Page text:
How Long Does it Take to Become a Physician's Assistant & Do They Have to Go to Med School?

by Jared Lewis; Updated September 26, 2017
Physician assistants can specialize in areas like occupational medicine.

Physician assistants are medical professionals authorized to provide medical care and treatment under the direction of the physician they work for. According to the Bureau of Labor Statistics, this is one of the fastest growing career opportunities in the health care field. The bureau expects jobs to increase by 39 percent from 2008 to 2018. The length of time it takes to become a physician assistant can vary, depending upon the background of the aspiring assistant.

Training

According to the Bureau of Labor Statistics, physician's assistant training programs typically take about two years of full-time study to complete. This does not mean, however, that it only takes two years to become a physician's assistant. The Bureau of Labor Statistics notes that many physician assistants bring additional experience and education to the table when they apply for physician's assistant training programs. Training programs in this field typically include studies in areas like pathology, clinical pharmacology, clinical medicine and medical ethics.

Other Education

Admission to a physician assistant training program is competitive, like medical school. Physician assistants are not, however, required to attend medical school to work in this field. Many do, however, already have education and experience in a healthcare-related field like nursing. The Bureau of Labor Statistics indicates that most applicants to physician assistant training programs already have a degree, meaning that aspiring physician's assistants may need to consider pursuing a four-year degree prior to embarking upon a formal training program in this field.

Certification

According to the Bureau of Labor Statistics, all 50 states and the District of Columbia require certification to legally work as a physician's assistant. The National Commission on Certification of Physician Assistants offers a Physician Assistant National Certifying Examination that is used to qualify aspiring assistants for entry into this field. Continuing education is required every two years to maintain the certification and recertification is required every six years.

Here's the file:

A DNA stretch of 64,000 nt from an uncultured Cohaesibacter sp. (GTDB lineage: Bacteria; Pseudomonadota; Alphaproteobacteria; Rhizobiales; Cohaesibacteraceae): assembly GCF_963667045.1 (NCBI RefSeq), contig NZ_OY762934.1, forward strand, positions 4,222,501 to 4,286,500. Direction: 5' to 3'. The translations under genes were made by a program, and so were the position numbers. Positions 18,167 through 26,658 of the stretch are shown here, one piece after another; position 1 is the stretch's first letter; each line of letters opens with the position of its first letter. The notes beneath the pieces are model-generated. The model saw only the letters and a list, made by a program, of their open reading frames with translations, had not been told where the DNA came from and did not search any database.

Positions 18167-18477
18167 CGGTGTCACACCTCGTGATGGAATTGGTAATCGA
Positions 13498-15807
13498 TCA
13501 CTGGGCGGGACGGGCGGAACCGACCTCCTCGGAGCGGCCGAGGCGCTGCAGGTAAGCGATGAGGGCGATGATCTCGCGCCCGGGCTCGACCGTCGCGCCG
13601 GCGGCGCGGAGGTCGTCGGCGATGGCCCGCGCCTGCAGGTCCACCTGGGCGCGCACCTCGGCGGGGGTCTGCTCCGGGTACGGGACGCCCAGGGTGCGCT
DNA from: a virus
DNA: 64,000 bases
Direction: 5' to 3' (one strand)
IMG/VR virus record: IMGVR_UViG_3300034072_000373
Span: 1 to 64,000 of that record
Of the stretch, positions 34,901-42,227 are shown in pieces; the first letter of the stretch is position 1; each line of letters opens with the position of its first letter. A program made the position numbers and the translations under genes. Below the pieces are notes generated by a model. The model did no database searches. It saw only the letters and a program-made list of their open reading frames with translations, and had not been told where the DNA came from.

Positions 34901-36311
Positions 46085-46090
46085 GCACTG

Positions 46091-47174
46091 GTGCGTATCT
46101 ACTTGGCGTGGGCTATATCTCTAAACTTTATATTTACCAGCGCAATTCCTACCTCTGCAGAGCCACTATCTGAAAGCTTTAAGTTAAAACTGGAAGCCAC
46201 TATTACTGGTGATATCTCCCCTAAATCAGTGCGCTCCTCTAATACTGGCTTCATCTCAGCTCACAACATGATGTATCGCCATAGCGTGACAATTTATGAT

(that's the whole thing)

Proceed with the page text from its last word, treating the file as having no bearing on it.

Specialization

All-in-all, it takes two years of specialized training to become a physician's assistant, but if you have yet to obtain a college degree, it can take up to six. Once employed as a physician's assistant, you can take additional coursework and training to specialize in one area of medicine, much like physicians do. Potential specializations include ares like pediatric medicine, emergency medicine and occupational medicine.

2016 Salary Information for Physician Assistants

Physician assistants earned a median annual salary of $101,480 in 2016, according to the U.S. Bureau of Labor Statistics. On the low end, physician assistants earned a 25th percentile salary of $86,130, meaning 75 percent earned more than this amount. The 75th percentile salary is $121,420, meaning 25 percent earn more. In 2016, 106,200 people were employed in the U.S. as physician assistants.

About the Author

Jared Lewis is a professor of history, philosophy and the humanities. He has taught various courses in these fields since 2001. A former licensed financial adviser, he now works as a writer and has published numerous articles on education and business. He holds a bachelor's degree in history, a master's degree in theology and has completed doctoral work in American history.

Photo Credits

  • Photos.com/AbleStock.com/Getty Images